Inside HOKIE SPORTS | Vol. 12 No. 1 | August 2019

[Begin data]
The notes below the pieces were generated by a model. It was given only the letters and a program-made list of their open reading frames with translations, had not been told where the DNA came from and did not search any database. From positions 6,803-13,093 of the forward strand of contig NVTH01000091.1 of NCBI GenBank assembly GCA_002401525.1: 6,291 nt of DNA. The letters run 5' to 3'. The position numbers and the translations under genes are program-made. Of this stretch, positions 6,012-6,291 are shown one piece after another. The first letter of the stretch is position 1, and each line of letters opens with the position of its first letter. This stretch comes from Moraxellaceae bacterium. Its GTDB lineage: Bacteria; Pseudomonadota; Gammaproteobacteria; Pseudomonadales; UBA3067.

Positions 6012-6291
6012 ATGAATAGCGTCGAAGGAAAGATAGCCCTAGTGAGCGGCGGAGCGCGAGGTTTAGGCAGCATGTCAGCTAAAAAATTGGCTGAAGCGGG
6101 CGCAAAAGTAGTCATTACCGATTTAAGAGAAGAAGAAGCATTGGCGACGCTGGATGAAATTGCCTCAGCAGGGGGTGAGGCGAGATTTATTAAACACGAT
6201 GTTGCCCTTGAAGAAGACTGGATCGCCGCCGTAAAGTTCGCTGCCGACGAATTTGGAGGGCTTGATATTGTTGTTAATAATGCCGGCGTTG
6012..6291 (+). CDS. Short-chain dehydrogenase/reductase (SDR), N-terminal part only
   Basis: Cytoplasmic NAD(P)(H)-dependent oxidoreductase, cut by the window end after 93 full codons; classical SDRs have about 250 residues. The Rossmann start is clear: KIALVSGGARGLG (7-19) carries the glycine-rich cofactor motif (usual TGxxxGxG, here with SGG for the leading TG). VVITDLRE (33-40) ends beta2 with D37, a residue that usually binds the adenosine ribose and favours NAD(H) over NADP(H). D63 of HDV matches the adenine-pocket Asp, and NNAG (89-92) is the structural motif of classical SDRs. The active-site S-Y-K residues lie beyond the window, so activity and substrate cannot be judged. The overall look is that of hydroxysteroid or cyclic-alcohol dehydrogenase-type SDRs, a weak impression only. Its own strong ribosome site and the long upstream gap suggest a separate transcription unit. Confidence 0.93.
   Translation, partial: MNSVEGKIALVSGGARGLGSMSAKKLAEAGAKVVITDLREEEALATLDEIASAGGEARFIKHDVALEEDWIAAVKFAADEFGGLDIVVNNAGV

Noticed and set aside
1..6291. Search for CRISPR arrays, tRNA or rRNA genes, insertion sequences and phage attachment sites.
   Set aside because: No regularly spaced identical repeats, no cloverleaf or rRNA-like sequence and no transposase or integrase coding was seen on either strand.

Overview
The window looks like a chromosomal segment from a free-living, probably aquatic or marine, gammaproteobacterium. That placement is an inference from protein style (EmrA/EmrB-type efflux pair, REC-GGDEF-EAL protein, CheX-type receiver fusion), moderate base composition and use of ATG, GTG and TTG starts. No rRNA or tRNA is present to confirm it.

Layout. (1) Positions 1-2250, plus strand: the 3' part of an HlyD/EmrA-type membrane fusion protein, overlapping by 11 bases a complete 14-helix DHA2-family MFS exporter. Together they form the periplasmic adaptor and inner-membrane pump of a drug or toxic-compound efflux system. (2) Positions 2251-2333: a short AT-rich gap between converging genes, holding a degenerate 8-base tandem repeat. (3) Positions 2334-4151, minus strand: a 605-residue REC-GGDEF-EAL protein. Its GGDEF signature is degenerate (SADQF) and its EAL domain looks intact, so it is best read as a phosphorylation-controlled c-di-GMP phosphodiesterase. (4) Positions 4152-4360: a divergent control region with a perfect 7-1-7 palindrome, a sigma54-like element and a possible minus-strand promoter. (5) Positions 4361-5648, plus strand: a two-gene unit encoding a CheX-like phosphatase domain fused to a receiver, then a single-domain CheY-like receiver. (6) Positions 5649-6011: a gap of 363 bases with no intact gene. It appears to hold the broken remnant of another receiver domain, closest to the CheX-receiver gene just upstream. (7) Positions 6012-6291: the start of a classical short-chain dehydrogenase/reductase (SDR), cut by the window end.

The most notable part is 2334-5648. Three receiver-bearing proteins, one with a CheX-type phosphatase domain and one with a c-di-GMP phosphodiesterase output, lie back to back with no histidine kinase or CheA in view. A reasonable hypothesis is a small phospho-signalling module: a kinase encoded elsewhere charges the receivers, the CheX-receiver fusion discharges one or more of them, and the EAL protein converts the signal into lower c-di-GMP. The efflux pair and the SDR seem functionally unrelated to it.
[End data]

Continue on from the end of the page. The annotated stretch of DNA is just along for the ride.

M a ny donors who contribute to the mission of the Virginia Tech Athletics Department do so for the purpose of positioning themselves for season ticket purchases. But if they realized it, they would be truly honored at how their financial resources get put to use. A great example of that plays on Virginia Tech’s volleyball team, where a funny, engaging, smart, and gifted player quite honestly might not have gone to college without that support. Carol Raffety insists that she resembles every other Virginia Tech student-athlete. She attends classes daily. Goes to practices and gets sore after them. Enjoys naps. Scrolls through Instagram, occasionally posting. Hangs out with friends. Succeeds in her sport, as evidenced by her standing as one of the ACC’s top liberos—she notched her 1,000th career dig last season. But a deeper dive reveals so much more. Her story involves a painful tragedy, a brave mother, a close family, a bold decision, a willingness to persevere, and ultimately, undeniable success. Her story has earned her the respect of her teammates, who named her a team captain for this fall and the squad’s de facto “heart and soul.” “I think she is in a lot of ways,” Virginia Tech volleyball coach Jill Wilson agreed. “She embodies the work ethic and passion for this school and also has an appreciation for what being a part of this program and getting a degree means. Having all that is really important for one of our captains. We have more depth and more kids who are getting that same mentality—and she’s been a big part of that.” DEALING WITH TRAGEDY Raffety never knewhim—themanwho was her father, a husband to hermother, and amanwho honorably served this country as a member of the Army. She really only knows of him through old photographs and what she gleans from family members. She keeps a photo of her and her sister with him at the beach as a constant reminder. Michael Raffety took his life when Carol was 2 years old. He left behind wife Vanny and his two girls—Carol and her older sister, Maxine. “He was bipolar,” Carol said. “He had a lot of emotional problems. He hit a point in his life where he thought he was incapable, and he was depressed and couldn’t be in the O PPORTUN DIGGING HER Carol Raffety used a strong family support system and volleyball to overcome the death of her father and make herself a successful student-athlete at Virginia Tech by Jimmy Robertson 36 Inside Hokie Sports